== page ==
8.1.1. Activation potential as an estimation criterion of the passive metal state in the field of an external current
8.1.2. Types of structural elements in the form of tubes in the field of an external current
8.1.3.Potential and current distribution along structural elements in the form of tubes
8.1.4. Computation procedure of potential distribution along the internal tube surface with the help of a computer
8.2. Estimation based on the external current value
8.3. Practical steps and examples of corrosion stability estimation of structures in the form of tubes of different types
8.4. Significance of the electrochemical characteristics of passive metals for the estimation and provision of the corrosion stability of metallic structures9. Electrocorrosion protection of metals in electrochemical plants based on existing methods.
9.1. Insulating coatings
9.2. Reduction of leakage currents coming from electrochemical cells
9.2.1. Reduction of leakage currents along electrolyte piping and prevention of current oscillations
9.2.2. Reduction of leakage currents along piping of wet gases
9.3. Sectionalization of piping made of passive metals
9.4. Possibilities of applying “traditional” methods of electrochemical protection and their modifications for electrochemical plants
9.4.1. Electrodrainage protection
9.4.2. Protection by sacrificial anodes for current drainage in chloride electrolysis plants
9.4.3. Protection by sacrificial anodes for current drainage in electrolysis plants with metal deposition10. New principles of protection of passive metals against electrocorrosion in electrochemical plants.
10.1. Protection of metals with the relationship ∆ = (Eox – Ea) < 0, against corrosion attack by an external anodic current, with the help of dimensionally stable anodes – current leak-offs
10.1.1. Theoretical basis
10.1.2. Experimental verification of the protection principle
10.2. Corrosion protection with the help of dimensionally stable anodes, oriented along the field of the external current
10.2.1. Theoretical basis
10.2.2. Investigation of the protection principle
10.3. Protection of metals against corrosion attack by an external cathodic current
10.4. Protection of metals against corrosion attack by leakage currents which periodically change their direction
10.5. Protection of metals against corrosion attack by external currents at the stage of design11. Electrodes for metal protection against corrosion attack by external currents in electrochemical plants.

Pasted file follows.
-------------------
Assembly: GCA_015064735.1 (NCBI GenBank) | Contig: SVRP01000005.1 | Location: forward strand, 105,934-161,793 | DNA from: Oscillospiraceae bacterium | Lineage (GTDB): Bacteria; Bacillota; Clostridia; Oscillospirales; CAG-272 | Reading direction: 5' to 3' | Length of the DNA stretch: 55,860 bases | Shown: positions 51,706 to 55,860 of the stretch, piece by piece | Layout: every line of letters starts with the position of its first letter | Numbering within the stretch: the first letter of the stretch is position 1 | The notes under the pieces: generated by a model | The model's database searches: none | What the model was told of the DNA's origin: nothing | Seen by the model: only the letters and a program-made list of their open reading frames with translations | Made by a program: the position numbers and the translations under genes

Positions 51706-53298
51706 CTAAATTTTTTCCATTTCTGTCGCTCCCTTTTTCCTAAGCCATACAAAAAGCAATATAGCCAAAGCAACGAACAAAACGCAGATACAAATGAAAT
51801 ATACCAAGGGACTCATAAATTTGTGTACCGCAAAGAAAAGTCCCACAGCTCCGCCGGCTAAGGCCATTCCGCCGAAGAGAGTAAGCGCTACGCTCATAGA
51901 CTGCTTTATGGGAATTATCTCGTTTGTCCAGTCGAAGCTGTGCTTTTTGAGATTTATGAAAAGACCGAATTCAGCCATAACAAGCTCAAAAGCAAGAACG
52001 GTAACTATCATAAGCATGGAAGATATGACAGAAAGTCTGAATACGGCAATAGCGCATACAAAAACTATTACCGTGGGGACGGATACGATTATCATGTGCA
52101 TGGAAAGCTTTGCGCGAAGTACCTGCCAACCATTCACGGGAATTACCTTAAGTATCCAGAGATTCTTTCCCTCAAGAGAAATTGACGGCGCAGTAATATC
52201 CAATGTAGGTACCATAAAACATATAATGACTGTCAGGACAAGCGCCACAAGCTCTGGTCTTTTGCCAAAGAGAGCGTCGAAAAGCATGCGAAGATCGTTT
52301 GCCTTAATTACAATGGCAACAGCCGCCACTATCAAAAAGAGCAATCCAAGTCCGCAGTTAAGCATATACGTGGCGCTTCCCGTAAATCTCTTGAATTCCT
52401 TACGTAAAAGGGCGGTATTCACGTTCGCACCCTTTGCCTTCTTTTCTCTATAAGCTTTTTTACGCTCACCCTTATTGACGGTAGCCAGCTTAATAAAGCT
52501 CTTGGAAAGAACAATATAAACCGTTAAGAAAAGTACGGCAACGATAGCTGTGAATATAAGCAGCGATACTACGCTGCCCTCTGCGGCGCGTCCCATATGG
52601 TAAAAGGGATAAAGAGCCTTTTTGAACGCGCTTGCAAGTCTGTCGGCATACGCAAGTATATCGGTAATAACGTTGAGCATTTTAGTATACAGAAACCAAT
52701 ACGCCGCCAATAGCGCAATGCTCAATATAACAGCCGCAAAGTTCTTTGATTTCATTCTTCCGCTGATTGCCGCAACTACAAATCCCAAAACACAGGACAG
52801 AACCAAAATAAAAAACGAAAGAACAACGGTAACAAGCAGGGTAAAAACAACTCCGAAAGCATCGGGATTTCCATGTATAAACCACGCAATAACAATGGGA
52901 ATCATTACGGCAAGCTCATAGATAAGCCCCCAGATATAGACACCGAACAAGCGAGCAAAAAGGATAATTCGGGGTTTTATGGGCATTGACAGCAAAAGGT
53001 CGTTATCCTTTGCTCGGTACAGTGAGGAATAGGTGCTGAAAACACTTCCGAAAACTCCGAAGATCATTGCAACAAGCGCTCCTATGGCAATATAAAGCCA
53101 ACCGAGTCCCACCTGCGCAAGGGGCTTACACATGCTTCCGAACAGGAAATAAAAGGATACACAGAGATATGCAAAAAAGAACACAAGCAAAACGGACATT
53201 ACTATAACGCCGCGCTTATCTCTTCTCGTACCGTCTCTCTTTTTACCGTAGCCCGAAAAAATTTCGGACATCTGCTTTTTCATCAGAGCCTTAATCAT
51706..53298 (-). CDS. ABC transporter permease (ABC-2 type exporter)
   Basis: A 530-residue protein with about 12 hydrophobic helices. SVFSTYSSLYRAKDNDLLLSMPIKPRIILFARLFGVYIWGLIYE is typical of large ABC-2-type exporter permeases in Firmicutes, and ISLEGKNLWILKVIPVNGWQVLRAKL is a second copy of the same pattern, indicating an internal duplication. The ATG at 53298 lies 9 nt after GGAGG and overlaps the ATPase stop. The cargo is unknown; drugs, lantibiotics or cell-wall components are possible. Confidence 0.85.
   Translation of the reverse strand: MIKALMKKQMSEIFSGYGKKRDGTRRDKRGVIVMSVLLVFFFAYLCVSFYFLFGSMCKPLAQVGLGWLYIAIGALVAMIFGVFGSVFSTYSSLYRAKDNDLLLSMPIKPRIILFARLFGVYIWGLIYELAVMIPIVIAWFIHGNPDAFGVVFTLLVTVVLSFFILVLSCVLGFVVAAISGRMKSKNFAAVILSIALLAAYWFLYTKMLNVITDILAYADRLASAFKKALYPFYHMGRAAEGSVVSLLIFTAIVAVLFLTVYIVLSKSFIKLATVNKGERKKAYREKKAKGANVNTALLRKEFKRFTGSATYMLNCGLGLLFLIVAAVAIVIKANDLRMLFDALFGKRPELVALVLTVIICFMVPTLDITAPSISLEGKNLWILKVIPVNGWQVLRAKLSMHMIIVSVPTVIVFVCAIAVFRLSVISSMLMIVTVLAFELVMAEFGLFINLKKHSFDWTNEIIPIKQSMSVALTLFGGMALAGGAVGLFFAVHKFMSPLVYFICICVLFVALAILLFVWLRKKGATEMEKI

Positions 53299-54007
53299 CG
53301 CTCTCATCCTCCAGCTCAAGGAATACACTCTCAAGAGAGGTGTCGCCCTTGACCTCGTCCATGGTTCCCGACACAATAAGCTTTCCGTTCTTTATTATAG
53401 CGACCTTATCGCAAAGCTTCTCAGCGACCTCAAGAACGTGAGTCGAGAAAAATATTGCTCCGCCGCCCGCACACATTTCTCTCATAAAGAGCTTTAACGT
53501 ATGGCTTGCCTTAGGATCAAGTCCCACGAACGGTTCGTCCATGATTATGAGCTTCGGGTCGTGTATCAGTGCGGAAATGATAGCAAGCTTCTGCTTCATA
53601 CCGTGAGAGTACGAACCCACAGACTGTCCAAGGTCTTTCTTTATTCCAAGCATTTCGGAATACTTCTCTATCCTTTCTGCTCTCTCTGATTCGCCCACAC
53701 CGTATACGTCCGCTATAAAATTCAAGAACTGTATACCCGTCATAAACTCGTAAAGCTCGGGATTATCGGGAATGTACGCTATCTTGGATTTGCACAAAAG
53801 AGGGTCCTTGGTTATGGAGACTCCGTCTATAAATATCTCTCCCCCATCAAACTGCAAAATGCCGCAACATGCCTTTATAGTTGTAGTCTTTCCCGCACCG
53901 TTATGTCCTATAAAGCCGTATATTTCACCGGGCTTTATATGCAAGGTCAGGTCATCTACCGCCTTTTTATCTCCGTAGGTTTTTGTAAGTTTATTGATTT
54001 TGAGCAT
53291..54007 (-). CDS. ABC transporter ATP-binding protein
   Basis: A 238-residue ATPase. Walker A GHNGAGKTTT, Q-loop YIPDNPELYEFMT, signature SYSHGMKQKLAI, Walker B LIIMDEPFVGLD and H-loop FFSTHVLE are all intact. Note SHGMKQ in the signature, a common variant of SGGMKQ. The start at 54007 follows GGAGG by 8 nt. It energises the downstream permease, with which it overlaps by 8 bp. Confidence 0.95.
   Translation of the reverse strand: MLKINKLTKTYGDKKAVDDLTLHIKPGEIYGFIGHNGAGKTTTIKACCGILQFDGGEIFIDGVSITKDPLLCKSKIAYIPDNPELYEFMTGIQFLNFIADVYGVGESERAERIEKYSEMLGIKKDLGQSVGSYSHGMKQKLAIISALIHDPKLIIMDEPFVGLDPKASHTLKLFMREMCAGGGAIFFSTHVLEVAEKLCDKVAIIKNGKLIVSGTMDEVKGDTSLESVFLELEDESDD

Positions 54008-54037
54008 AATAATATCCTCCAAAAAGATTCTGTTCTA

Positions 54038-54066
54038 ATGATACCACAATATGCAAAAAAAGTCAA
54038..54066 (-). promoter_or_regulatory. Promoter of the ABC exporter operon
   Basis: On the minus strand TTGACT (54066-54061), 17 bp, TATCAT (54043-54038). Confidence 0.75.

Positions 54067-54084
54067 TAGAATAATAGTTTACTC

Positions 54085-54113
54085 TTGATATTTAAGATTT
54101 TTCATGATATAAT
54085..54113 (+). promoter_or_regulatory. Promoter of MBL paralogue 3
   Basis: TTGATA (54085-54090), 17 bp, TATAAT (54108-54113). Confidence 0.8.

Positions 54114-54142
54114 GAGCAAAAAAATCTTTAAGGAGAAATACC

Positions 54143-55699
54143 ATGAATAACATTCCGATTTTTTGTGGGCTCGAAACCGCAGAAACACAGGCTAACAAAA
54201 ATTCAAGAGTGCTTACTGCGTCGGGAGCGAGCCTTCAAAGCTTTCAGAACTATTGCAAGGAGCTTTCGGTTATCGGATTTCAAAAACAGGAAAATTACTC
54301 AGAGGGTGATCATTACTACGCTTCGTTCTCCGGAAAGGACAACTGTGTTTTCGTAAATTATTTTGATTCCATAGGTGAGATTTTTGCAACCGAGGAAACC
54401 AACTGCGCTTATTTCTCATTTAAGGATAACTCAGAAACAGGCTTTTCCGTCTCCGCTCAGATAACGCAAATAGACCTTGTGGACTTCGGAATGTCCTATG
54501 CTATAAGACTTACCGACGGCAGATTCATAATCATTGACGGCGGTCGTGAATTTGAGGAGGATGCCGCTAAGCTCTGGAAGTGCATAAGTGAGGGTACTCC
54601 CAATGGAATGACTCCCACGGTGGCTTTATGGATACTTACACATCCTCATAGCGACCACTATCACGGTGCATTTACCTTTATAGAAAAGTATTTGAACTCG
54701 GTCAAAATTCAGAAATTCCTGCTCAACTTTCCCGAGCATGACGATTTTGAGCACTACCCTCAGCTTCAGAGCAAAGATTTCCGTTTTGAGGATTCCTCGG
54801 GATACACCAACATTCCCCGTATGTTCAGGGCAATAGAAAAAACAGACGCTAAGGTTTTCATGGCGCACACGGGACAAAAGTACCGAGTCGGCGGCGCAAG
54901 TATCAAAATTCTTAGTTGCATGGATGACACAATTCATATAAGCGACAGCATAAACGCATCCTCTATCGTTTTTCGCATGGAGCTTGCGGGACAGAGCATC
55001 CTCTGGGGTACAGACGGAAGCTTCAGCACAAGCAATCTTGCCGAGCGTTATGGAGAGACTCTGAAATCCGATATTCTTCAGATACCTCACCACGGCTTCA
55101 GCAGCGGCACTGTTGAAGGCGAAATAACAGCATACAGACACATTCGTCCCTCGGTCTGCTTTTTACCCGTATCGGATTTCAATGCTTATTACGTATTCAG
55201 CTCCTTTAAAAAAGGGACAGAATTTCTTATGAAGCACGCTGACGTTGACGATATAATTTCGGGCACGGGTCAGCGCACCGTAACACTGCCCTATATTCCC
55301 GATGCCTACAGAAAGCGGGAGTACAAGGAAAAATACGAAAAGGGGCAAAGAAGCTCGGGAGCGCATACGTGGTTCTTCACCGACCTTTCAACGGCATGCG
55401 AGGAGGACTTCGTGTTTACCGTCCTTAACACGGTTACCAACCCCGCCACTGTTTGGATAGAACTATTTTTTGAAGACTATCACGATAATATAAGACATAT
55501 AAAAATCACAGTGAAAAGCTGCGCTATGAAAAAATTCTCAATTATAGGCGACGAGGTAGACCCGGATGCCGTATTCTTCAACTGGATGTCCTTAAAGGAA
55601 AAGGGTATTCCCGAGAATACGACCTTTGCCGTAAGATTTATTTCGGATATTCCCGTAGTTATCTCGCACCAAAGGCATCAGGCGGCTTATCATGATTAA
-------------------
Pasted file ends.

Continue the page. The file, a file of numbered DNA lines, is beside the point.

11.1. Requirements upon materials of electrodes that are used for protection against corrosion attack by external currents
11.2. Application of dimensionally stable anodes of commercial electrolysis processes for protection against electrocorrosion
11.2.1. Neutral and acid chloride-containing media
11.2.2. Chloride-sulfate media
11.3. Anodes for media containing sulfuric acid
11.4. Dimensionally stable anodes with a coating obtained on the basis of intermetallic compounds produced in electric spark
11.4.1. Preconditions for the choice of materials and methods of producing the anodes. Test conditions
11.4.2. Investigations in chloride solutions
11.4.3. Investigations in chloride-alkali solutions
11.5. Stable cathodes
11.5.1. Cathodes for media containing dissolved chlorine and for chloride media
11.5.2. Titanium cathodes for other aggressive media
11.5.3. Possibilities of increasing the stability of titanium cathode blanks12. Industrial tests and the introduction into electrochemical plants of developed methods for the protection of metals against corrosion attack by leakage currents.
12.1. Protection by sacrificial anodes in electrorefining plants
12.1.1. Industrial tests
12.1.2. Introduction of protection
12.2. Industrial tests and the introduction of corrosion protection of titanium structures by anodes – current leak-offs
12.2.1. Industrial tests
12.2.2. Introduction of protection
12.3. Industrial tests and the introduction of corrosion protection by anodes, oriented along the field of the external current in electrochemical plants
12.3.1. Industrial tests
12.3.2. Introduction of protection
12.4. Industrial tests of titanium protection against corrosion attack by cathodic leakage currents with the help of stable cathodes
12.5. Combined protection of metals against corrosion attack by leakage currents
12.6. Effectiveness and possibilities of using the developed methods of metal protection against electrocorrosionReferences.